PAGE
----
The clinical presentation can be asymptomatic or can present with perianal pruritus at night, which can be explained via the life cycle of the parasite as stated above. The method of choice for diagnosing E. Vermicularis is microscopic examination of the eggs via cellulose tape slide test. A piece of scotch tape collects the eggs near the perianal area of the patient, which is then used for analysis and identification of the eggs. Microscopically, E. Vermicularis can be identified by the spines or ‘alas’ on the surface with oval shaped, thick capsuled oocytes within, seen in figure 2. To improve the sensitivity of the scotch tape test, it is best to do this test in the early morning, when there is an increased chance of sampling the eggs.

Rarely, is this worm associated with any severe symptoms but patients can present with abdominal pain, suggesting intestinal obstruction, extra intestinal manifestations like vulvovaginitis, or appendicitis. The relationship between E. Vermicularis and appendicitis is up for debate as to whether there is a causative relationship or if it is an incidental finding seen within appendicitis. Regardless of the relationship, once a diagnosis of Enterobius vermicularis is made, treatment with an anthelmintic needs to be given to the patient, such as Albendazole or Pyrantel Pamoate. In addition, treatment for everyone in the household needs to be considered in confirmed cases of infection.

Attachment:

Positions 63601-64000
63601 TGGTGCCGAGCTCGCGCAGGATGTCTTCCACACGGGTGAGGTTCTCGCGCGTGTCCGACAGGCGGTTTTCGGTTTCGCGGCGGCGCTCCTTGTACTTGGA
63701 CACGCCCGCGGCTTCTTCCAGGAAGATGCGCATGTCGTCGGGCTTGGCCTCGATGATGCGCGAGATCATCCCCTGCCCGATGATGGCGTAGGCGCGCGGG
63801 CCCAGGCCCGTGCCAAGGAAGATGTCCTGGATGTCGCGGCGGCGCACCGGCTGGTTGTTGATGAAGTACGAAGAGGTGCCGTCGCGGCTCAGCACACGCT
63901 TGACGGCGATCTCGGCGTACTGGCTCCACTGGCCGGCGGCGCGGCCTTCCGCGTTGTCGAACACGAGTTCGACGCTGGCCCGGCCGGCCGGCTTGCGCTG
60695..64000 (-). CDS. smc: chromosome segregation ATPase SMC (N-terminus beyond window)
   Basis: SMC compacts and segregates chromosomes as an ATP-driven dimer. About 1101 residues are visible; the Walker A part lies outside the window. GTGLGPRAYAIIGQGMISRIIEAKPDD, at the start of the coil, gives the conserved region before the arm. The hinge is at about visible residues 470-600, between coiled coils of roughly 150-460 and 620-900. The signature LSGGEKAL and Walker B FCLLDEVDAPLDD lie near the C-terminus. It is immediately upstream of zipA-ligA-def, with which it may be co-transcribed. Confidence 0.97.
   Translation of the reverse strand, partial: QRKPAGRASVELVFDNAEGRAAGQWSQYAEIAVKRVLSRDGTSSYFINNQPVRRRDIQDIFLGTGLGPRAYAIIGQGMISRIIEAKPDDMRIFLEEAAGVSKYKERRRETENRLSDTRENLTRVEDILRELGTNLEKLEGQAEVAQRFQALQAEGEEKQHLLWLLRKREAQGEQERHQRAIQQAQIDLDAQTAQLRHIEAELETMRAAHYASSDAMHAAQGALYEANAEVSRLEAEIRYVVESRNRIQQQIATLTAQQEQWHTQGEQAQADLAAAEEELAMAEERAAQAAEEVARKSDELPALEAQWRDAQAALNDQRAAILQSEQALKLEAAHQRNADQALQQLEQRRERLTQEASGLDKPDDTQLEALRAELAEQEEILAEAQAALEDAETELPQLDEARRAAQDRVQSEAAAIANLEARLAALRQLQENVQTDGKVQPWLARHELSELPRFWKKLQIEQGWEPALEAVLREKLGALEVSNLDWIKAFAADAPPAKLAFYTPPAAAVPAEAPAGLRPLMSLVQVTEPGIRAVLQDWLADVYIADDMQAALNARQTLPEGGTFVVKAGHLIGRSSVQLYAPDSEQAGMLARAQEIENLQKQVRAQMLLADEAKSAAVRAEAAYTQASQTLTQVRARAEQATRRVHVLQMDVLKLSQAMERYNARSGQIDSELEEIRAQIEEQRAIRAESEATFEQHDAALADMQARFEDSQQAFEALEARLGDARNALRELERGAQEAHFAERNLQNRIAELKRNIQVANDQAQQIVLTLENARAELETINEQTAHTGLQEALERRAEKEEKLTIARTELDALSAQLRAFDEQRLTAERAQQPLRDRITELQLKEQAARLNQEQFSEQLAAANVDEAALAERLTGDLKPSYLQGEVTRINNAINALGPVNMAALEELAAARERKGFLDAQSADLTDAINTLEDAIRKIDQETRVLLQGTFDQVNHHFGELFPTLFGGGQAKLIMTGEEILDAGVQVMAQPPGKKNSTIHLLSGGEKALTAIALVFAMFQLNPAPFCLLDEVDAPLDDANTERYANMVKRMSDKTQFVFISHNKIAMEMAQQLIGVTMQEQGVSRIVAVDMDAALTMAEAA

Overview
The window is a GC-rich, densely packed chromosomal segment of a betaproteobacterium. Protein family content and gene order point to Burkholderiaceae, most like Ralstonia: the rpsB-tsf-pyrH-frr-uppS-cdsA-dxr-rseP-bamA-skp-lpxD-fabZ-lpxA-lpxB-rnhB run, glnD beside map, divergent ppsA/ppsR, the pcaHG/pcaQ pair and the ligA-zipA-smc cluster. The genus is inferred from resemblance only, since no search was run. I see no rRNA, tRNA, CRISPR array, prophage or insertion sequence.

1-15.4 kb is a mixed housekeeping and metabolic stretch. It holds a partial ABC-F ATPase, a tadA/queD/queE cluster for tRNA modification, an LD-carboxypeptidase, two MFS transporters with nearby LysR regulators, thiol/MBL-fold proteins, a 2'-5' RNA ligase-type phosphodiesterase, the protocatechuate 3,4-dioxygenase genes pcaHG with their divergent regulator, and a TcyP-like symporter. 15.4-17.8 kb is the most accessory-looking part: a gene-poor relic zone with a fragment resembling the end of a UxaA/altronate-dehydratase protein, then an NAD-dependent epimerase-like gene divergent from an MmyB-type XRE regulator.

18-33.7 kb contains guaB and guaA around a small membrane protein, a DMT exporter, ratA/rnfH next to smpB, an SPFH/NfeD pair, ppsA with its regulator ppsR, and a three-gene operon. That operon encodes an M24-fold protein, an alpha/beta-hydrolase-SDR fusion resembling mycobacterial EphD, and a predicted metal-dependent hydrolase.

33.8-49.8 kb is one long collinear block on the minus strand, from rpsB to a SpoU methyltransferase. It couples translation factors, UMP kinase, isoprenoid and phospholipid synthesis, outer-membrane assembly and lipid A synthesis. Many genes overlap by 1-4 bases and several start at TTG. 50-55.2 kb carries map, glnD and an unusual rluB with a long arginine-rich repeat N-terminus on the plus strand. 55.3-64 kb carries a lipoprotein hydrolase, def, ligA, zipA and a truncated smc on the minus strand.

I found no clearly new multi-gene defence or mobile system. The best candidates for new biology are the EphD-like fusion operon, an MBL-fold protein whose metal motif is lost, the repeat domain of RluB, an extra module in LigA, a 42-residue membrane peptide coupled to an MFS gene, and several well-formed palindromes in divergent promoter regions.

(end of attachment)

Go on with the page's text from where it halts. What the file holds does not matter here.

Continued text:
Routine surgical specimens, such as appendices, can perhaps be overlooked once acute inflammation is noted. It is important to be able to identify organisms, such as pinworms, on such specimens to get the patient the appropriate treatment.



-Alexandra Medeiros, MD, is a first year anatomic and clinical pathology resident at Medical College of Georgia at Augusta University. Her academic interests include Forensic pathology, and surgical pathology.

-Hasan Samra, MD, is the Director of Clinical Microbiology at Augusta University and an Assistant Professor at the Medical College of Georgia.

Microbiology Case Study: A 26 Year Old Female with Diarrhea

Case Description

A 26 year old female with a past medical history of Hemoglobin SC disease (Hb SC) and iron deficiency anemia presented to the emergency department with lower abdominal pain and diarrhea for three days. She began having multiple episodes of watery diarrhea, followed by bloody diarrhea after eating at a restaurant. During this time, she also had fever, chills, body aches, and headache. The patient had been on a course of ceftriaxone and metronidazole started three weeks prior for sore throat, ear infection, and bacterial vaginosis. She completed her metronidazole course prior to the current illness. Abdominal computed tomography revealed splenomegaly and a mildly dilated, fluid-filled appendix without evidence of infectious or inflammatory abnormalities. Hemoglobin on admission was 11.1 mg/dL (Reference Range: 11.2- 15.7 mg/dL) and MCV 62.9 fL (Reference Range: 79.4- 94.8 fL), which is similar to her baseline.

Laboratory Identification

The patient underwent work up for community-acquired diarrhea. Stool cultures grew non-typhoidal Salmonella (Image 1). Blood cultures performed at the time of admission flagged positive with gram negative rods which were also identified as Salmonella species by MALDI-TOF. The organism was susceptible to ampicillin, ceftriaxone, ciprofloxacin, and trimethoprim/sulfamethoxazole. The patient continued on intravenous ceftriaxone and responded to therapy. She was discharged home on oral ciprofloxacin.